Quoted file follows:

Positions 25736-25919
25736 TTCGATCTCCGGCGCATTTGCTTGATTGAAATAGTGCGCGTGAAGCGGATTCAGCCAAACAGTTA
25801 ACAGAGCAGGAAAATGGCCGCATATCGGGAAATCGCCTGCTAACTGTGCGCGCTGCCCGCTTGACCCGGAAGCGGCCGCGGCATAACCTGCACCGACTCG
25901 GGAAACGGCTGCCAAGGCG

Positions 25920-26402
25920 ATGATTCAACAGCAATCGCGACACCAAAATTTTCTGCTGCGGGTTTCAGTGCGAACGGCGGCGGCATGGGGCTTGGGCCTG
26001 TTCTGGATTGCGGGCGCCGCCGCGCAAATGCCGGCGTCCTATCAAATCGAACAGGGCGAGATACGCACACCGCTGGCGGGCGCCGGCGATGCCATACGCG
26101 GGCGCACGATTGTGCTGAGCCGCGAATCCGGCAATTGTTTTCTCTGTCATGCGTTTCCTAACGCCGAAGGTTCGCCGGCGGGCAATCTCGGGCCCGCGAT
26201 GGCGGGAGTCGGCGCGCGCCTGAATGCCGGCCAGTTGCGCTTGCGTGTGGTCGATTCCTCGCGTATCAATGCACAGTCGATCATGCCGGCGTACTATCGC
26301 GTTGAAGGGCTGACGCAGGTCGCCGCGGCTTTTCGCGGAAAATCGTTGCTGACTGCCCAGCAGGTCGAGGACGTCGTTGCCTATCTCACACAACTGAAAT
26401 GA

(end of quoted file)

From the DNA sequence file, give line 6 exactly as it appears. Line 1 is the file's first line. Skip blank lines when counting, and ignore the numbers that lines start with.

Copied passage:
25920 ATGATTCAACAGCAATCGCGACACCAAAATTTTCTGCTGCGGGTTTCAGTGCGAACGGCGGCGGCATGGGGCTTGGGCCTG